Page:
Baruch Hilda

Hilda Baruch

Born Hilda Froom eight days after the end of the first world war, she grew up in a working-class home in Liverpool where Speed, the news-sheet of the Liverpool tram drivers, was produced.

Aged 13, in 1931, she proposed that her school should condemn the Japanese invasion of China and call upon the League of Nations to live up to its charter and take sanctions against Japan. The motion was taken in front of the whole school. She was not intimidated and won enthusiastic applause from her fellow students. She left school the following year.

When the Spanish generals under Francisco Franco revolted against their republican government in 1936, she joined the struggle to save democracy in Spain, collecting funds and the like to ship to the Spanish people.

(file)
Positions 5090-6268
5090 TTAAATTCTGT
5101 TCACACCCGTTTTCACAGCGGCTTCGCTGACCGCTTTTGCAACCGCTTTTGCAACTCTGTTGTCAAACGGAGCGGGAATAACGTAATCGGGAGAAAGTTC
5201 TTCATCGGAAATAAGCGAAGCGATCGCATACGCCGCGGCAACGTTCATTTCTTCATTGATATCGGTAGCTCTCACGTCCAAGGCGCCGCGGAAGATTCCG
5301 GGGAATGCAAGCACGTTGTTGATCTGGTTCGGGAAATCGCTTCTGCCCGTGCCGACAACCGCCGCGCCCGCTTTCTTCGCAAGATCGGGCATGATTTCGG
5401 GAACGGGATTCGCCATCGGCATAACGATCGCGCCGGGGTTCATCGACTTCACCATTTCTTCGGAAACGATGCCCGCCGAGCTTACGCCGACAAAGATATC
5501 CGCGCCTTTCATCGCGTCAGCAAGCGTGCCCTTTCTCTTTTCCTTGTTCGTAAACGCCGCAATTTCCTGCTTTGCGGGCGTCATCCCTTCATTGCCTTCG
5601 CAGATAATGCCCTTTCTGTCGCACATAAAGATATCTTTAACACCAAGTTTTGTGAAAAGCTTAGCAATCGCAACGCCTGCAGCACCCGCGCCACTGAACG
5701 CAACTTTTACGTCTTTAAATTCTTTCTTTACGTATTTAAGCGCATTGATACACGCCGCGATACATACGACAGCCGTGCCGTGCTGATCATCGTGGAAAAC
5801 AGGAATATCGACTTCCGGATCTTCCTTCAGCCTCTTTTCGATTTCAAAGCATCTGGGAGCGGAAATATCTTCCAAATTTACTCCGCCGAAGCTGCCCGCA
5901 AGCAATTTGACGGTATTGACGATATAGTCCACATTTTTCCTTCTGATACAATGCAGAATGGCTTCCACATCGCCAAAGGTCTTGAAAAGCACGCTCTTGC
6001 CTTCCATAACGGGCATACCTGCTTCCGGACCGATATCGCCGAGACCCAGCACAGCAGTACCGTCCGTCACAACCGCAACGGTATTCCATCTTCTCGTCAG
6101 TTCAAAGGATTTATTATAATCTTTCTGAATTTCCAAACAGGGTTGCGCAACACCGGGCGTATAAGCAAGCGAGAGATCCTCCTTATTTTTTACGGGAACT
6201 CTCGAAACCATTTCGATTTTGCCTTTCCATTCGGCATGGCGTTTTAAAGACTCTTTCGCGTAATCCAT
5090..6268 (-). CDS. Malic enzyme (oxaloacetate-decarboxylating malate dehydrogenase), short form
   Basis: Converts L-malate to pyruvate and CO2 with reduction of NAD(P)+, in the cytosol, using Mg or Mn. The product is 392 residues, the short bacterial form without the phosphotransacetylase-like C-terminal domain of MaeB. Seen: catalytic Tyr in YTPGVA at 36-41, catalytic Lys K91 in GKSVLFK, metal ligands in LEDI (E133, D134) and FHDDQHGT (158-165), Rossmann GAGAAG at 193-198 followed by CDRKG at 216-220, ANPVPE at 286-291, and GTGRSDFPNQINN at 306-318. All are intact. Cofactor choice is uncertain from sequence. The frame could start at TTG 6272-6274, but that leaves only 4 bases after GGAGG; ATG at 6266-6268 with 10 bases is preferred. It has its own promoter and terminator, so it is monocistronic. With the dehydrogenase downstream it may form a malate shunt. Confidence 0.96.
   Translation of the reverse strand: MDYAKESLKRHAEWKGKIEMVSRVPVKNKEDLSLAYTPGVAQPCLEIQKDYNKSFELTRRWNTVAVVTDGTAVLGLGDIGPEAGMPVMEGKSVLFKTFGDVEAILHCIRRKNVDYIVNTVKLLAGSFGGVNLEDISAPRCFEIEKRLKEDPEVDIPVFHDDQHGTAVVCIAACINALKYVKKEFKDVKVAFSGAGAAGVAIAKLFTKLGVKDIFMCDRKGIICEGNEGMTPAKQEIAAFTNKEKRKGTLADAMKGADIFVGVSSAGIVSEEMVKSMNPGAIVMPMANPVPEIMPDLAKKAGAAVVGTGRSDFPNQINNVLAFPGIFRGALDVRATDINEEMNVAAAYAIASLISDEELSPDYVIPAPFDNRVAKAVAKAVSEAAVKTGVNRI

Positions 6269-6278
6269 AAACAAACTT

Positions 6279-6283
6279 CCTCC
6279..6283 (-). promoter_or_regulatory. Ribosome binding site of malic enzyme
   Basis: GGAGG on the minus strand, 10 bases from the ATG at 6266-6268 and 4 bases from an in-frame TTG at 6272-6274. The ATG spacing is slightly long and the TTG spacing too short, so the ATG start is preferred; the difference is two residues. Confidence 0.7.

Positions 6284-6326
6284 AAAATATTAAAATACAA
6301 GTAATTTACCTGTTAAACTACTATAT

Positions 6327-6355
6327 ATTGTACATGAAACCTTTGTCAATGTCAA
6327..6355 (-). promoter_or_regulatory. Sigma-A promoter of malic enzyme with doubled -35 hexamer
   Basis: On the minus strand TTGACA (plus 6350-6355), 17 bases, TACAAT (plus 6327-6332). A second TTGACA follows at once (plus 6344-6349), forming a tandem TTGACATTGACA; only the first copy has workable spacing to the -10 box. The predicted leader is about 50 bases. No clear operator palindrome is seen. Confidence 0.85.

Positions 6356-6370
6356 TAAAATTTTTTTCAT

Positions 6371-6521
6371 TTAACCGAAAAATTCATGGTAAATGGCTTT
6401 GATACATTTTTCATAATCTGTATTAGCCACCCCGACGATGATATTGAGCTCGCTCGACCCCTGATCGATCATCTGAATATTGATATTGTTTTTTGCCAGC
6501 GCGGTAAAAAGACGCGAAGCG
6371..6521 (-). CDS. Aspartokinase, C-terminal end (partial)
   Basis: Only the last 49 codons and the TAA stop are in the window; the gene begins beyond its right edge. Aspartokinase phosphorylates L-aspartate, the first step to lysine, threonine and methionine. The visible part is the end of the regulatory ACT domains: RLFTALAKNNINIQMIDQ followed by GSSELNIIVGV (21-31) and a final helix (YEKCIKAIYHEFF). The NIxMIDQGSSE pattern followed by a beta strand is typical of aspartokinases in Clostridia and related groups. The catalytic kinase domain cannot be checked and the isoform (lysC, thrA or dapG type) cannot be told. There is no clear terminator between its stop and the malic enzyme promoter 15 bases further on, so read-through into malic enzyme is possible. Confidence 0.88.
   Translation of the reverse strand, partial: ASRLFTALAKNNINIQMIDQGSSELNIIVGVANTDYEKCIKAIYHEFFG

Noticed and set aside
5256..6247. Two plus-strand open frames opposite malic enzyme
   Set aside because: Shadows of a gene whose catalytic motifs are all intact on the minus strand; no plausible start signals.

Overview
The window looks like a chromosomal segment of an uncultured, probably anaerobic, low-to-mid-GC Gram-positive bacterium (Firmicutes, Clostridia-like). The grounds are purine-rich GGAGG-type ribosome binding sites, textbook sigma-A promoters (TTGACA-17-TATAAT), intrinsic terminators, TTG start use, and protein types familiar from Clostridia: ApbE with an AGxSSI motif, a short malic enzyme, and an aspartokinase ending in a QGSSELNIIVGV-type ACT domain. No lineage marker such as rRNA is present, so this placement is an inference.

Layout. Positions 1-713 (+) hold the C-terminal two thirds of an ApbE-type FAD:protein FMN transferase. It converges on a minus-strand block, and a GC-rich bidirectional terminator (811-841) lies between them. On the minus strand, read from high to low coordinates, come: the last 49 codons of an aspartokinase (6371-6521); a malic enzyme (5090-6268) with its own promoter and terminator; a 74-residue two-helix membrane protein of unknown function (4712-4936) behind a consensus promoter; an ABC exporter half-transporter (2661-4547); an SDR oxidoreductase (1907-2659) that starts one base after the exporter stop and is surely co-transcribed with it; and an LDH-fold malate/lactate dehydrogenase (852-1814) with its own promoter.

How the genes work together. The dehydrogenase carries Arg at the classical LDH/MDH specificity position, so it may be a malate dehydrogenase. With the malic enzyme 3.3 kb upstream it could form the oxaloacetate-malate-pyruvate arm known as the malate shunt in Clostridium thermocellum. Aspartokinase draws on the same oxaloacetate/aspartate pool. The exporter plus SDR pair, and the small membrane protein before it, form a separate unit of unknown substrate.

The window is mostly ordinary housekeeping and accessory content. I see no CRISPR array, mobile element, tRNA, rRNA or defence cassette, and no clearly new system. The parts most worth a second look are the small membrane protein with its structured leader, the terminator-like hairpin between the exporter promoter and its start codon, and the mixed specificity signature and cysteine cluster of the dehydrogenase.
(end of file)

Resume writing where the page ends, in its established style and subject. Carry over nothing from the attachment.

Hilda's home was a safe house for refugees from Germany, China and many other places who had stowed away on ships bound for Liverpool. The Frooms' loft and back bedroom gave them shelter until a ship could be found to take them to safety in South America or South Africa. When war was declared in 1939, all Germans were arrested, even the well-known anti-fascists. Hilda was unceasing in her efforts to get anti-Nazis released.

One of them, Hilda's boyfriend, Lou Baruch (born 2nd March 1917 in Hamburg) survived the sinking of the Arandora Star on his way to Canada, was then taken to Australia on the Dunera, and eventually released in 1942. They married and in 1948, by then with two sons, John and William, moved to Bradford.

Hilda started a new career working in the woollen textiles industry and later as a teacher. She chaired the Clayton Scout group and was involved in campaigns to improve school facilities and bus services, as well as campaigning against nuclear weapons and against war.

Lou (pictured left) died at home in Bradford on the 10th June 2002.


Hilda died aged 90 in 2009.


Source: John Baruch, The Guardian 7th December 2009;





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